Civil society groups in Cambodia welcome the release of 27 activists and human rights defenders but note that 60 others remain in detention. They also criticized the conditional release of prisoners since it means they are still under threat of being arrested again.
This statement was originally published on cchrcambodia.org on 24 November 2021.
We the undersigned civil society groups welcome the release of more than 27 wrongfully imprisoned and unjustly convicted activists from prison in recent days and celebrate the fact that they are reunited with their families. However, many of these activists continue to face criminal charges or remain under judicial supervision with onerous conditions as a result of exercising their rights to freedom of expression, association, and peaceful assembly. No action has been taken to reform the laws and systems that led to their persecution and which have destroyed the space for activism and political participation in Cambodia.
Considering that many of the activists have been released on bail or remain subject to probation for several years following a suspended sentence, they are no longer able to undertake their work to defend human rights or the environment, speak out against injustices, or participate in political life without fear of arrest. Such releases also do not remedy the fact that the activists were wrongfully convicted and that many were detained for over one year in overcrowded prisons that one activist described as “hell”.
In addition, more than 60 other people, including journalists, political activists, social media users, and more than a dozen land rights activists, remain in prison over their work and activism. Charges of incitement and plotting are still regularly levelled against anyone who dares to speak out or criticise the government, and the normalisation of this repression and increasing self-censorship is a growing threat.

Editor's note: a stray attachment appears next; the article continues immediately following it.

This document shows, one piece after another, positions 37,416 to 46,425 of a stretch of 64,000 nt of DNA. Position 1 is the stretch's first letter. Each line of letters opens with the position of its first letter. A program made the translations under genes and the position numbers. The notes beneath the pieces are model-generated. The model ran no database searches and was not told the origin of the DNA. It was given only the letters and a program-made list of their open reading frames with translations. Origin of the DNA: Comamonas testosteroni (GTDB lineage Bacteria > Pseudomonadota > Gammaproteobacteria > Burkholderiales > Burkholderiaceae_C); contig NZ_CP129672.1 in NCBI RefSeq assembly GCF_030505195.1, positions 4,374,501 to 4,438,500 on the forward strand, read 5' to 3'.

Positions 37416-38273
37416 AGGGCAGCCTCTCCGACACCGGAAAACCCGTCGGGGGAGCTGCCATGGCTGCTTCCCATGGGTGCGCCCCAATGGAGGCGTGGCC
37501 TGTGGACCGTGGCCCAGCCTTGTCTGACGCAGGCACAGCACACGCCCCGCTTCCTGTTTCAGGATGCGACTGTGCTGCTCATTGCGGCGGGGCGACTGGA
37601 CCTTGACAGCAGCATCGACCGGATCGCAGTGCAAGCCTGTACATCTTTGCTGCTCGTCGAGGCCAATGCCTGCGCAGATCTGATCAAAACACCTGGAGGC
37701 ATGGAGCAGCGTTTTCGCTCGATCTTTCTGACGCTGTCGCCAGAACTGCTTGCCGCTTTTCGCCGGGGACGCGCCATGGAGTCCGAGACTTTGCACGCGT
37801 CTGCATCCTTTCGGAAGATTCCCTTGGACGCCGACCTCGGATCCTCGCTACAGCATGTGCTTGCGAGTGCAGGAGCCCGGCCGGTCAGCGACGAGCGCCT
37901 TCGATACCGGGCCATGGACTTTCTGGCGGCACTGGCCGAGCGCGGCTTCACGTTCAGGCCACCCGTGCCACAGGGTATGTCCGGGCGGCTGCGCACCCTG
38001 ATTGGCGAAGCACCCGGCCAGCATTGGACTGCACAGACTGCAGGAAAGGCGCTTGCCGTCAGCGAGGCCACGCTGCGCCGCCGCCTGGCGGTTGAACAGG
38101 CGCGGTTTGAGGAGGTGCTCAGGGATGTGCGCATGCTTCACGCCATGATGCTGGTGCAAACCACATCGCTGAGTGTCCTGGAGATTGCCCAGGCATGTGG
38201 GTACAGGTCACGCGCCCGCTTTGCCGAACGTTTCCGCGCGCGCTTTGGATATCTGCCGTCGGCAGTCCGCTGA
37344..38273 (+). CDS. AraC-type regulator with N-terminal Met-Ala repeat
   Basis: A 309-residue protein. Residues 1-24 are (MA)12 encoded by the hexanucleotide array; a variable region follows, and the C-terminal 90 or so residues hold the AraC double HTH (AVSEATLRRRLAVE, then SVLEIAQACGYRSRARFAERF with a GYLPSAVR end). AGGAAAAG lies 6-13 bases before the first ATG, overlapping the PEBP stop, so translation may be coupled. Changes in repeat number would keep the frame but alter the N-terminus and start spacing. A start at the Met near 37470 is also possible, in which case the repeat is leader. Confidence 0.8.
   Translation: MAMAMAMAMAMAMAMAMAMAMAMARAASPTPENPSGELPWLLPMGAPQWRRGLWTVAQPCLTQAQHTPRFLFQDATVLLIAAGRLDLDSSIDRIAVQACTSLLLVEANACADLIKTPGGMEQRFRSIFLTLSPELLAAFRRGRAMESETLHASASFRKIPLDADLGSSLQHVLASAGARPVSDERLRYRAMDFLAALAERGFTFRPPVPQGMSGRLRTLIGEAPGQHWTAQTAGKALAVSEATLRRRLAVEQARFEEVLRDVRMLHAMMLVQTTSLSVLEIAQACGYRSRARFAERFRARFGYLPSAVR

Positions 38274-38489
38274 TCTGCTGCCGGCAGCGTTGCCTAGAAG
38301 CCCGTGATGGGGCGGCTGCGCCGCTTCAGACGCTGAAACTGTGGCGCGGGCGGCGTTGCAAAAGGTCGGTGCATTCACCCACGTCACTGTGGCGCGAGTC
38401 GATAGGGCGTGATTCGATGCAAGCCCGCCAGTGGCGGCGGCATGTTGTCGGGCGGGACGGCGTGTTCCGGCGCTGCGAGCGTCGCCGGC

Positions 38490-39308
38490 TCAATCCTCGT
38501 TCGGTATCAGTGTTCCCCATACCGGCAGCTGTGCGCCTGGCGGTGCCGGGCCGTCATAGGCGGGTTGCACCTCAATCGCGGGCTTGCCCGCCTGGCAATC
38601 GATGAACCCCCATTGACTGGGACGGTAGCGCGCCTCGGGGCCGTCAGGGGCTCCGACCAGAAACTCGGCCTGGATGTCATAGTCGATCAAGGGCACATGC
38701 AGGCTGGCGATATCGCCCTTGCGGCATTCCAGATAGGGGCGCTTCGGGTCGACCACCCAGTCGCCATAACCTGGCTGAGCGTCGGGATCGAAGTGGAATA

These releases are not substitutes for fundamental reforms to Cambodia’s laws and institutions. Cambodians face ongoing restrictions to the right to participate freely in politics and choose their leaders. The Cambodia National Rescue Party (CNRP) remains dissolved; other parties are denied the right to be formed; and all parties are subject to the decisions of the partial judiciary and the Ministry of Interior, which hold ultimate decision power over whether they can compete in upcoming elections.
Human rights in the country remain under constant threat by a politicised judiciary and repressive laws and decrees. Problematic legislative instruments include recent amendments to the Constitution, Law on Political Parties and election laws, as well as the Trade Union Law, the law governing NGOs and associations, the Covid-19 law, the Law on Telecommunications, and the establishment of a new National Internet Gateway. These amendments and laws must be repealed to restore Cambodia’s civic and political space.
While we celebrate these activists’ release, we also are reminded that their conditional release does not fix the structural injustices that they spoke out against prior to their arrest and that they and others remain under threat. We call on the government to take structural steps to restore democracy and civic space in the country, and to restore the fundamental rights of all Cambodians prior to the next elections. We further call on the government to release all political prisoners and activists persecuted for exercising their fundamental rights; to overturn existing wrongful convictions; and to drop all charges, probationary requirements and judicial supervision for these released activists.